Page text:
Want to skip the party after work? You have the right be boring

By Tony Poland, LegalMatters Staff • A media report about a French worker who fought for his right to refuse to party should serve as a cautionary tale to employers hosting after-work gatherings this holiday season, says Toronto employment lawyer Ellen Low.

Low, principal of Ellen Low & Co., pointed to the case of a Parisian company that fired an employee for being boring at work.

It was reported the worker refused to take part in after-hours team-building events that included excessive drinking. 

A French court ruled that man had a fundamental right to dignity and respect of private life. In awarding him C$4,300, the court found he was expressing his freedom of expression by not taking part in what his company argued was a “fun” approach to team building.

The company engaged in ‘humiliating and intrusive practices,” the court stated, and sanctioned “excessive alcohol intake, encouraged by associates who made very large quantities of alcohol available.”

Low tells LegalMattersCanada.ca that while the case may be novel, it should at least spark the interest of employers now that the holiday season has arrived.

Attendance could depend on when the party is held

“Do you have to go to a company celebration? The short answer is no. You obviously cannot be forced to go to an after-hours work party,” she says. “But if the social event is being held during regular office hours, then there would be an expectation that you would need to attend.

“Many parties at this time of year are held outside of work hours and that is all well and fine,” Low adds. “But employers have to respect the rights of people who do not want to surrender their evening.”

And employees cannot be threatened with job sanctions or dismissal for refusing to drink, she says.

“Absolutely under no circumstances could you suggest in the province of Ontario that someone would be required to imbibe an alcoholic substance,” Low says.  

“In the French case, this man does not want to drink and somehow that renders him boring.

“But is not that perception predicated on what might be protecting human rights grounds?” she adds. “He doesn’t have an obligation to share with the employer his religious background, his beliefs or a medical reason as to why he does not want to drink.”

Legislation protects workers’ rights

Low says worker rights in Ontario are protected by the Employment Standards Act, 2000 (ESA) and the Ontario Human Rights Code (OHRC).

“If someone is fired in Ontario because they refuse to attend parties, they would be wise to seek the assistance of a competent employment lawyer who could point to the relevant provisions of the ESA about hours of work and overtime,” she says. “There are also OHRC provisions to protect those who do not imbibe alcohol based on a number of prohibited grounds including religious and medical.”

In Ontario, threatening an employee with a job sanction or dismissal for refusing to drink alcohol would be seen as a reprisal “for asking for an accommodation and compliance in accordance with the human rights code,” Low says.

“As well, if an employee explains that they will not able to attend an after-work gathering due to family obligations or some other reason and they are fired, it is going to be presumptive reprisal under the ESA,” she says.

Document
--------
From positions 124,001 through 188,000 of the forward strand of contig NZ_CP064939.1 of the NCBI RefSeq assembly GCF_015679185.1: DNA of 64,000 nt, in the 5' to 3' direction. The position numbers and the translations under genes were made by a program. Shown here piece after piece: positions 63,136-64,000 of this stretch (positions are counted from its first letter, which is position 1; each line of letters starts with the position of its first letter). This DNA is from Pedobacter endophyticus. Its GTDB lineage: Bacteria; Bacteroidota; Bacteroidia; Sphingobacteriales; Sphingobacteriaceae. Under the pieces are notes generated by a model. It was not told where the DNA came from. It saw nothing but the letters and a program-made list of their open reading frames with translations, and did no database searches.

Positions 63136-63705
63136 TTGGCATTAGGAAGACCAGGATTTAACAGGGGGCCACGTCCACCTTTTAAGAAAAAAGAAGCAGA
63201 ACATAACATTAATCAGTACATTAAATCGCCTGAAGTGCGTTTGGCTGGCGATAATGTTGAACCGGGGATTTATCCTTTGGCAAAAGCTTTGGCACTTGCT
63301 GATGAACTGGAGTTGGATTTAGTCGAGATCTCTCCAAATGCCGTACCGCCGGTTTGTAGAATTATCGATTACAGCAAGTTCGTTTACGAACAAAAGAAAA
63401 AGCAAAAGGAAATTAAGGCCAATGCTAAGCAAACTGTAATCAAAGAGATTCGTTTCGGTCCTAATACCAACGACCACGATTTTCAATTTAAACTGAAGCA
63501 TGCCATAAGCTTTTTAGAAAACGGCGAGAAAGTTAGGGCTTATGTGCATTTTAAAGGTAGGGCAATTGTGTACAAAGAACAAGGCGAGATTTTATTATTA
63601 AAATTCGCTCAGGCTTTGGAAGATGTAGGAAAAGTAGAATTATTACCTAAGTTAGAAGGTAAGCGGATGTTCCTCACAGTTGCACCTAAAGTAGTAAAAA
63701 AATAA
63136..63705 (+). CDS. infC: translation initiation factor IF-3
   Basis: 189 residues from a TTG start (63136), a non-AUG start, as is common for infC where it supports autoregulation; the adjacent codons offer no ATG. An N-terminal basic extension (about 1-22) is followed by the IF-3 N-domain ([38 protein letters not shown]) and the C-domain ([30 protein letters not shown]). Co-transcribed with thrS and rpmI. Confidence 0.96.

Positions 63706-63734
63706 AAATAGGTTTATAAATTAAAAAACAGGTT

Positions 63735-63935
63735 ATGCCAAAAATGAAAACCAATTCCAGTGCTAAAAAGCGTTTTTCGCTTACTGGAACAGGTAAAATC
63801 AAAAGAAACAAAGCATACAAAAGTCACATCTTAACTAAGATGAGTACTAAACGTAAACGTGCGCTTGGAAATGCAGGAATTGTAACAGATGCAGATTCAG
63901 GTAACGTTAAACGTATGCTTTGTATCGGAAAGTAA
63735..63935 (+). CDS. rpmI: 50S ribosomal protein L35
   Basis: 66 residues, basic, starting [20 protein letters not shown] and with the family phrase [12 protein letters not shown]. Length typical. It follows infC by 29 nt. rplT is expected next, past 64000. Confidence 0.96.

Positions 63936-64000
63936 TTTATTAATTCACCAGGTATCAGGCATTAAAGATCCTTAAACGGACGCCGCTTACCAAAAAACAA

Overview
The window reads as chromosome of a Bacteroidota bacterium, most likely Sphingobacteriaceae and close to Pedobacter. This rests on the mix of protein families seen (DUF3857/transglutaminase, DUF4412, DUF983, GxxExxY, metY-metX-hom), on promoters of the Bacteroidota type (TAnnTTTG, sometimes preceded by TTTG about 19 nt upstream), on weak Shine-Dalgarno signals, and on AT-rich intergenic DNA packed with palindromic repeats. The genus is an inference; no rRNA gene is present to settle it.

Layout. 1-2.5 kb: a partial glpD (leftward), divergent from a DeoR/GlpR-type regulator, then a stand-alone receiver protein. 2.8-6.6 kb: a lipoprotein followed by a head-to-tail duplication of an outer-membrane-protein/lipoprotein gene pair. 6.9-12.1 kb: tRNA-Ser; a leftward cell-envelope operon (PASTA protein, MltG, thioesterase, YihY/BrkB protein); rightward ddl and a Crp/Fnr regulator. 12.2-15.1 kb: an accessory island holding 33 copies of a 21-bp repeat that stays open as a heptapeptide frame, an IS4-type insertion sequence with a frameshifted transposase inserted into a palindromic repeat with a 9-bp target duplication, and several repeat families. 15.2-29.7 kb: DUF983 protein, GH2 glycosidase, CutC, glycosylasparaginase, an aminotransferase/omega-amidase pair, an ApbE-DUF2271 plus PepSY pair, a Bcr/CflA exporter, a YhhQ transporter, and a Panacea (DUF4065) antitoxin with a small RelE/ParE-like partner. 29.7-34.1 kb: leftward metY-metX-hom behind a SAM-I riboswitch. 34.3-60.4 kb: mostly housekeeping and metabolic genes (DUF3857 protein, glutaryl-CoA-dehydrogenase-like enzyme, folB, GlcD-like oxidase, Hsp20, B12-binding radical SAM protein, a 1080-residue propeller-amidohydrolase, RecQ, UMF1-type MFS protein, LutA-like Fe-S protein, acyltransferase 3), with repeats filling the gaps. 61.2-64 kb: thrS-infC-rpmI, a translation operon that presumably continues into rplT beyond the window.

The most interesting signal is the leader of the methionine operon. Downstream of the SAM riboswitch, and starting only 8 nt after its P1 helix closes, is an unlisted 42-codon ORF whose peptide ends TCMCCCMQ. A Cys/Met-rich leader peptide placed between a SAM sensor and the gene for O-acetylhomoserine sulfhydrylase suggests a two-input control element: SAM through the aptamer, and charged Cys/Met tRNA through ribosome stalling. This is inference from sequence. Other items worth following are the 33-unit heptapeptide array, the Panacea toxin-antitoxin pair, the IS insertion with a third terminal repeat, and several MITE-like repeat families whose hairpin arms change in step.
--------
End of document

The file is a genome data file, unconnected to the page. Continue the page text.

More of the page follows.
Exceptions to the rule

While an employee cannot be obligated to attend after-work functions, there are exceptions, Low says. The employee might be expected to attend if there is a training aspect to it.

“If it is training time, then an employee’s attendance could be required. But they would have to get paid for it,” she explains. “Time spent on employee training that is required or mandated by the employer is work time in accordance with the ESA.

“As well, there is a legitimate argument that the worker should be getting paid to attend work parties if there is going to be a substantive discussion about work or goals for the following year,” Low adds. “If it is any type of work event disguised as training it may well fit under the ESA minimum requirements for payment.”

‘Factual matrix’ needs to be considered

However, she says the “factual matrix” would have to be considered. Generally, if the time spent in training is not required or mandated by the employer in order for the worker to do their job, it is not counted as work time, Low says. 

“For instance, an employee voluntarily taking extra training in order to qualify for a promotion would not be entitled to extra pay,” she says. “Also, if training is offered as an option for further education but is not required for the job, that would not count as work.”

Low also points out that employees may be excused from participating in virtual office parties if they occur after work under the Working for Workers Act, 2021, which includes the right to disconnect. That right to disconnect only applies to companies with more than 25 workers, she notes.

“When it comes to workplace gatherings, employers must be careful of the ESA hours of work provisions,” says Low. “If a worker says they do not want to go to a party because they have already hit their permissible hours of work per day or permissible hours of work per week, I would take that very seriously as an employer. I would really give that some thought and some pause.

“The right to be boring does, to some extent, exist in Ontario,” she adds. “If an employer is mandating attendance at an after-work party and drinking in particular, it is probably a serious no-go.”

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